Life was such a new concept to his lot, that very little grew that first year. He had a few tomatoes, several cukes, some lettuce, mint and a few squash for his trouble. Everything else succumbed to the extremely harsh inner city conditions. In his second year, he got a book that touted the French, Bio-intensive double-dug method. This approach adds compost and “tills” the soil two shovel-fulls deep. The first trench that you dig, along one side of the garden, gets carried across to the other side. He did this diligently. Oddly enough he started where the mint had been the year before. Being a perennial and being scattered across the entire garden as it was transported to the opposite side, he ended up with thousands of rootlets, scattered throughout the vacant lot. Double digging and composting the whole lot, he went about planting a second and more ambitious year’s seed. He got called out of town for about a week and upon his return he found that the most prevalent thing across the whole lot was, you guessed it, mint.

Now, this old hippy was the furthest thing from an old burn out “stoner” that you can imagine. He single-handedly pulled off international art expositions in donated space, created free art programs teaching disadvantaged children both techniques for producing their own art and the capacity to judge whether it was good or not.¬† He took this catastrophe in stride. He bought a small hand scythe and started cutting walking paths to try to get into the garden and salvage the tender sprouts of a dozen or more types of seed that he had intended to grow. He also had the forethought to pocket a handful of sprigs so that he could at least make some tea when he got home.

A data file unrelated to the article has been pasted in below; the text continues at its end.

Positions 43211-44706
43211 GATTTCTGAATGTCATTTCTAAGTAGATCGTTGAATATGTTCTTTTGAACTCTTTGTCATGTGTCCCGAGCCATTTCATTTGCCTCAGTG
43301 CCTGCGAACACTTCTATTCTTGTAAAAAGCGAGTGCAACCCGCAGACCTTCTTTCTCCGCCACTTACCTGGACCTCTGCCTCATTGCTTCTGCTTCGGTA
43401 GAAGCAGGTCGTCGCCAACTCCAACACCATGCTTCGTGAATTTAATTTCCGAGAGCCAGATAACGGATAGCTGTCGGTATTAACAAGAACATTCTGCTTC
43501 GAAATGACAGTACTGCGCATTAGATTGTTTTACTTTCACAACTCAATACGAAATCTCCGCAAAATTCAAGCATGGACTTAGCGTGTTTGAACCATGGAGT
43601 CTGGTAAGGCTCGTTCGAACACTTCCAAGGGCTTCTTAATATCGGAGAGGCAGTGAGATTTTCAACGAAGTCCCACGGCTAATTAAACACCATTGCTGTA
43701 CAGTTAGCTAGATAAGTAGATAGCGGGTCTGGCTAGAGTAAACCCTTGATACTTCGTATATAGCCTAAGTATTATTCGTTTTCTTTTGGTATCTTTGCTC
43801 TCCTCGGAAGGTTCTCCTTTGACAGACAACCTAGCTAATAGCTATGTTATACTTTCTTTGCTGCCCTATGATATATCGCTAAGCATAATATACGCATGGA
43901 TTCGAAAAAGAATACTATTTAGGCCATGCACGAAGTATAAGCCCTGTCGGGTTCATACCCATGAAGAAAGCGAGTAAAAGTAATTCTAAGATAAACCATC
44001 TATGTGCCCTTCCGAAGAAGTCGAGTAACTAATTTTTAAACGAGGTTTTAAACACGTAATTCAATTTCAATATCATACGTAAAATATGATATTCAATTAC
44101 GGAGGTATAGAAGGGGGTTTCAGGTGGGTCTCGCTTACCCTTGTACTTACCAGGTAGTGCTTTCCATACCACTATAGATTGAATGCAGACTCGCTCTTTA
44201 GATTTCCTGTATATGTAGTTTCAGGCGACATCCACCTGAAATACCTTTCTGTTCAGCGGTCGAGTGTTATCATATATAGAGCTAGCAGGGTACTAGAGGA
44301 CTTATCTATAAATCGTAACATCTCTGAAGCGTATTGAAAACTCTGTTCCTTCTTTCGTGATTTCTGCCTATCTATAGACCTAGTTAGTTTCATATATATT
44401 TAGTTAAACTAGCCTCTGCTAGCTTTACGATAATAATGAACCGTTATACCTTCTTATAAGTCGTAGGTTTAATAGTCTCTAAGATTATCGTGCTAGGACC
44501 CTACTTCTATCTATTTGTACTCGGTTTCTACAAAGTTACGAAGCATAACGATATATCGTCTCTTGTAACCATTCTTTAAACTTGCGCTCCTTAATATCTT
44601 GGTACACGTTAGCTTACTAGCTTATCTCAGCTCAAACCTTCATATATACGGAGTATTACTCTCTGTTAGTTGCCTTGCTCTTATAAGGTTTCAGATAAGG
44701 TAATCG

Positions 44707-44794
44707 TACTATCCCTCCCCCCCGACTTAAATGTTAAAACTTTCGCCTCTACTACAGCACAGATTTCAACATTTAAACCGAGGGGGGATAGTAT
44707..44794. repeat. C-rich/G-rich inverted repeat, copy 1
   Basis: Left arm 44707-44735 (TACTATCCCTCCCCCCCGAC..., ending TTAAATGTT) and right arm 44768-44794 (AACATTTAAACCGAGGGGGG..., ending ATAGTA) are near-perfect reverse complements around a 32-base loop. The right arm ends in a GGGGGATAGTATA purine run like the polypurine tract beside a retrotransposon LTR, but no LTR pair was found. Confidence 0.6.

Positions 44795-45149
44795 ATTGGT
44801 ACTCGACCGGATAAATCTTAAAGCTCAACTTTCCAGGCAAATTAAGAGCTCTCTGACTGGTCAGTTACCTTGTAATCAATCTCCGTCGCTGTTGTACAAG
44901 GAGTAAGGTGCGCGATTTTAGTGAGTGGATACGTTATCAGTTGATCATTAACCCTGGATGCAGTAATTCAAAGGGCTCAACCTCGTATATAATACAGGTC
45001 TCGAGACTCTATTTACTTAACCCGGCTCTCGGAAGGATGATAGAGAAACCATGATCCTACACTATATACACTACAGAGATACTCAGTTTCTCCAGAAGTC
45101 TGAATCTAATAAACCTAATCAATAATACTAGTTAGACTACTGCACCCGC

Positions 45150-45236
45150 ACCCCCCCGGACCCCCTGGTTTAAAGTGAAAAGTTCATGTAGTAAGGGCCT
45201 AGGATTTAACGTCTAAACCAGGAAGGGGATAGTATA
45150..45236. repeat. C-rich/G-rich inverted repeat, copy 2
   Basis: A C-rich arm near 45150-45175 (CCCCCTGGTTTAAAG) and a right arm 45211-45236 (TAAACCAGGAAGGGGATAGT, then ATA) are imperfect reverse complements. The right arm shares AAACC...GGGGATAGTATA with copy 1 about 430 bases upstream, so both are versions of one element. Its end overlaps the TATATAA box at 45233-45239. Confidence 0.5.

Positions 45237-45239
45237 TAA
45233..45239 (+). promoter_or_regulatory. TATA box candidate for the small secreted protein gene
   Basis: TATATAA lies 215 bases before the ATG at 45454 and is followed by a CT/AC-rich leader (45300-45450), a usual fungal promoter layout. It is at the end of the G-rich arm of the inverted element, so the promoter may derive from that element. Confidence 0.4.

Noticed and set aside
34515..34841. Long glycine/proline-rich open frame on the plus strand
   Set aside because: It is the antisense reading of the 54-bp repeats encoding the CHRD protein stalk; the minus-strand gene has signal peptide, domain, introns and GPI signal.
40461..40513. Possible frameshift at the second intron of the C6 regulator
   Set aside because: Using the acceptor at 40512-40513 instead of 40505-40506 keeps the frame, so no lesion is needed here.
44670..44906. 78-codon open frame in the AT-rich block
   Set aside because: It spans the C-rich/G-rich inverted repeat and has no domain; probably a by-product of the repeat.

Long story short, he went to a Gyros shop for lunch and when he got to the counter, the owner’s nostrils were flaring. “What is that smell?” he asked.

After copping to the aroma, my friend lamented that he had a whole field of this mint and that it was threatening to take over his garden. The shop owner said that if he brought him a grocery bag of mint each day, during the growing season, he would feed him all year. “Just one bag,” he said, “for one meal” Of course, me friend had to ask if he could get two meals for two bags, but the owner just smiled and told him to see how well the one meal plan went first. Abundance is the rule, not the exception. If we can find a way to resonate with natures harmonies, even if we do so by mistake, the planet can find ways to sustain us all. Peace, Love, and Understanding with a bit of neighborly compassion thrown in for luck and we have the power to create miracles.


About otherfishwrap

One of the last of the Baby Boomers, I remember where I was when JFK was shot. Good story. Born during the Cuban Missile Crisis, my life has been spent studying, practicing skills and attitudes that reflect justice and the sanctity of Earth, Air, Fire, Water & Spirit. Trained as an educator, my life has been devoted to cultural development and social justice.